Bob Higgs says if you're shocked by the failure and nationalization of Fannie and Freddie, just wait until Medicaire comes crashing down:
The failure of Fannie Mae and Freddie Mac, setting in motion the biggest government bailout/takeover in U.S. history, brings a grim sense of fulfillment to competent economists. After all, what did people expect, that water would flow uphill forever?
This financial mega-mess is the same sort of event as the collapse of the USSR’s centrally planned economy, another economically unworkable Rube Goldberg apparatus that was kept going, more or less badly, for decades before it fell apart completely. Along the way, of course, famous (yet actually unsound) economists assured the world that everything was working out splendidly. As late as 1989, when the pillars were crumbling on all sides of the temple, Nobel Prize winner Paul A. Samuelson informed readers of his widely used textbook, “The Soviet economy is proof that . . . a socialist command economy can function and even thrive.”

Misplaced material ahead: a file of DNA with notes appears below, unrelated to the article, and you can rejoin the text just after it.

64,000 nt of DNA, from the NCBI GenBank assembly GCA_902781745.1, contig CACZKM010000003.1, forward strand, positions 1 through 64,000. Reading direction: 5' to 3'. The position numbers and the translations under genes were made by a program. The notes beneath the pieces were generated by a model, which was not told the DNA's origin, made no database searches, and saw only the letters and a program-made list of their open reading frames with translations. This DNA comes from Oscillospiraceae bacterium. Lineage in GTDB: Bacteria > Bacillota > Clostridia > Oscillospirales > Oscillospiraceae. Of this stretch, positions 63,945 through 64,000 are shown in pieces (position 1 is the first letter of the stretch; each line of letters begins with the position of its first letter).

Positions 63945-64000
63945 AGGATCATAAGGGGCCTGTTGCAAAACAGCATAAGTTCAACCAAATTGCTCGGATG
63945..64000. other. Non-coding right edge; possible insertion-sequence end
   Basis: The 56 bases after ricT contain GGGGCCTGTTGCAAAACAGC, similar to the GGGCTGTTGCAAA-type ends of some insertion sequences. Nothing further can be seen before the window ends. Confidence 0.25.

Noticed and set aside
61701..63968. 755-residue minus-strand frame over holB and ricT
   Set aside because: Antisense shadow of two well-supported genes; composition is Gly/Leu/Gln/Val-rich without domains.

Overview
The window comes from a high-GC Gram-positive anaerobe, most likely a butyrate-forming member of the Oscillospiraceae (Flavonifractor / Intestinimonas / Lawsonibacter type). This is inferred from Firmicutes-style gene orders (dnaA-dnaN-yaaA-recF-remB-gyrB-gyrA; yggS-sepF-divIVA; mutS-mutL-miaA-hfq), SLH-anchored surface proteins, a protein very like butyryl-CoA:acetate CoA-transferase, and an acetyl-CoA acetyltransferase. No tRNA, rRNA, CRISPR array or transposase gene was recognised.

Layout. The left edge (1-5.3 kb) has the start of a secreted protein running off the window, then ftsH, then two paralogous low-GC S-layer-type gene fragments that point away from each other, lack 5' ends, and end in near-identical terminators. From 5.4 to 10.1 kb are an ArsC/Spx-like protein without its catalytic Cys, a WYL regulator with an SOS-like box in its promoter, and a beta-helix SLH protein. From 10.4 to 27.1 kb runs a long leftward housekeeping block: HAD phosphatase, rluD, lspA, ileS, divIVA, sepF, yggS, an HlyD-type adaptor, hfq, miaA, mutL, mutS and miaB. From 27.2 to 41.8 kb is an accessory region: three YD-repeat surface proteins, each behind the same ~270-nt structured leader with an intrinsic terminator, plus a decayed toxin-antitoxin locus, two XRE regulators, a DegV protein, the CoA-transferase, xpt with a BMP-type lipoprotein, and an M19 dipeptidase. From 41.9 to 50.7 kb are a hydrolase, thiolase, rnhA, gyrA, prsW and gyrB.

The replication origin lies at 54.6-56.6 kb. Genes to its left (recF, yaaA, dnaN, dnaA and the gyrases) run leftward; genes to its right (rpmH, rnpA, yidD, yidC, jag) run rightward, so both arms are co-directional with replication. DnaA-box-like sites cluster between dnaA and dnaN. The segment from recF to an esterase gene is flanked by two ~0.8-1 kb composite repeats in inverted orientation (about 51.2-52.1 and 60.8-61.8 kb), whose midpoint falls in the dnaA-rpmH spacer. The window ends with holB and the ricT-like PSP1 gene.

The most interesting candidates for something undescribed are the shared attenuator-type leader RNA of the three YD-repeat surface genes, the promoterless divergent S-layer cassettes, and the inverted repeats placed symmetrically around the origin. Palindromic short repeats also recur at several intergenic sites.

In the future, we will see a similar breakdown of the U.S. government’s Social Security system, with its ill-fated pension system and its even more inauspicious Medicare system of financing health care for the elderly. These government schemes are fighting a losing battle against demographic realities, the laws of economics, and the rules of arithmetic. The question is not whether they will fail, but when—and then how the government that can no longer sustain them in their previous Ponzi-scheme form will alter them to salvage what little can be salvaged with minimal damage to the government itself.
Our political economy is rife with such catastrophes in waiting, yet the public always seems startled, and outraged, when the day of reckoning can no longer be deferred, and another apartment collapses in the state’s Hotel of Impossible Promises, loading onto the taxpayers more visibly the burden of sheltering the previous occupants.
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